BS: One thing I will say is that as a male athlete there is a lot of testosterone flowing through your system for competing, and once competition is done, there’s still a lot of things going on, you have feelings, and you’re not the only person feeling those feelings which is what leads to those stories coming out.

I can’t personally comment on those stories because during the last Olympic Games I had a boyfriend, so I had him. I wasn’t too aware of what was going on around me, but I’m confident it was going on.

TBL: I’m sorry, but I had to ask. You hear they stocked 300,000 condoms for 14,000 athletes, you do the math and it really sounds astonishing.

BS: Well, one of the highlights of being at the Olympic Games is that everything is free. And one thing everyone likes is free. And condoms are expensive. Why not stock up?

TBL: You’ve got all those gear bags, why not? Now as an awkward segue, you train very hard, you have four meets coming up, what do you do for fun? Do you have a cheat day? An ice cream day? Movies? Don’t-go-to-the-gym day? How do you relax when your whole life is focused on this one goal?

BS: Well, you do have your food cheat day, which is normally a Saturday night for me. I’m very low key this year, it’s an important year for me, and I’m trying to fly under the radar. After Sochi, I can do what I want.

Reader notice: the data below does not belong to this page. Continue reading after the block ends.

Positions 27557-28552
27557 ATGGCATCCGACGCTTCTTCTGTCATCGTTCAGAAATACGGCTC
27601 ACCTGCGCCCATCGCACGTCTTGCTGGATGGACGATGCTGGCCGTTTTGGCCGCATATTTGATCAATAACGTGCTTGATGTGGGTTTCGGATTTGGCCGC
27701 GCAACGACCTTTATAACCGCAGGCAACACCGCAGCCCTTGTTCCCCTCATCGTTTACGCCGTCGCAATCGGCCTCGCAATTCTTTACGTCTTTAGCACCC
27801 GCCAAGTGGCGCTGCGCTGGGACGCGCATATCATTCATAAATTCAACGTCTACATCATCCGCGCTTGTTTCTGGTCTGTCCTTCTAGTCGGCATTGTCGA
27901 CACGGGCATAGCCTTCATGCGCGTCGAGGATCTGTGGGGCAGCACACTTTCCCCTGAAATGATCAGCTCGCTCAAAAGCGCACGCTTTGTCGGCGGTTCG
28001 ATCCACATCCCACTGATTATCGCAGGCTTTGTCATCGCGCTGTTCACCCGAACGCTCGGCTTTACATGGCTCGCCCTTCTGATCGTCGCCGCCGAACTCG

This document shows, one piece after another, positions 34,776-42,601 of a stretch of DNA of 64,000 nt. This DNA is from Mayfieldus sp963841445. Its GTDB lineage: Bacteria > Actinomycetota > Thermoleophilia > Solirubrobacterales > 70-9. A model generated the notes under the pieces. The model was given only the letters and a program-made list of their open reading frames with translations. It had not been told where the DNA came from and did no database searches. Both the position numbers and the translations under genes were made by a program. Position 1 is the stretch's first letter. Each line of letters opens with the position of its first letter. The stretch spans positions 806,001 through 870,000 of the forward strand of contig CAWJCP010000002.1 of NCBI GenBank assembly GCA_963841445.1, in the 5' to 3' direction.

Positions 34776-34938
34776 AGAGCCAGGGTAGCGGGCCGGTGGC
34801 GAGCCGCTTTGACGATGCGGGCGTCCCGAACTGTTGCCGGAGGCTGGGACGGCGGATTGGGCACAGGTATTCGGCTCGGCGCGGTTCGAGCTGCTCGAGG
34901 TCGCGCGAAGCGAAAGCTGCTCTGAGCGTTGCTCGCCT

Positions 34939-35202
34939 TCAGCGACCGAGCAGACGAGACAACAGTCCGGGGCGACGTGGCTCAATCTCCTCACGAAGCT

TBL: No boyfriend?

BS: No boyfriend.

TBL: We have to have you meet Robbie Rogers.

BS: Don’t make me blush.

TBL: You know, he has a fashion line.

BS: I did not know that. But I follow him on Instagram and saw he was doing a fashion shoot with Bello which is always something I wanted to do, so I can’t wait to see how that comes out?

TBL: Do you have a desire to do something external like that? Have a fashion line?

BS: I wish I could sing, because I would love to be the sixth member of One Direction, but I cannot sing. I don’t know yet, but I guess it’s about opportunity.


TBL: I find your fascination with One Direction endearing. I saw your birthday pillow. Have you gotten to see them in concert yet?

BS: No, I have not. I look forward to that day. I seem to be wherever they’re not. They’re even going to Australia and New Zealand, and even stopping in Christchurch, but I will not be there. Most unfortunate for me.

TBL: Any other celebrity crushes? We all have them.

BS: I still believe in Justin Bieber. I think he’s incredibly talented. He’s going through adolescence right now and doing things people don’t like, but we all do that, and just because he’s in the spotlight, you’ve got to feel for the kid.

TBL: Blake, I want to wish you luck in your upcoming competitions, and thank you again for talking to us. You’ve been an inspiration to many. We’ll be watching.

BS: Thank you.


You can keep up with Blake Skjellerup via Facebook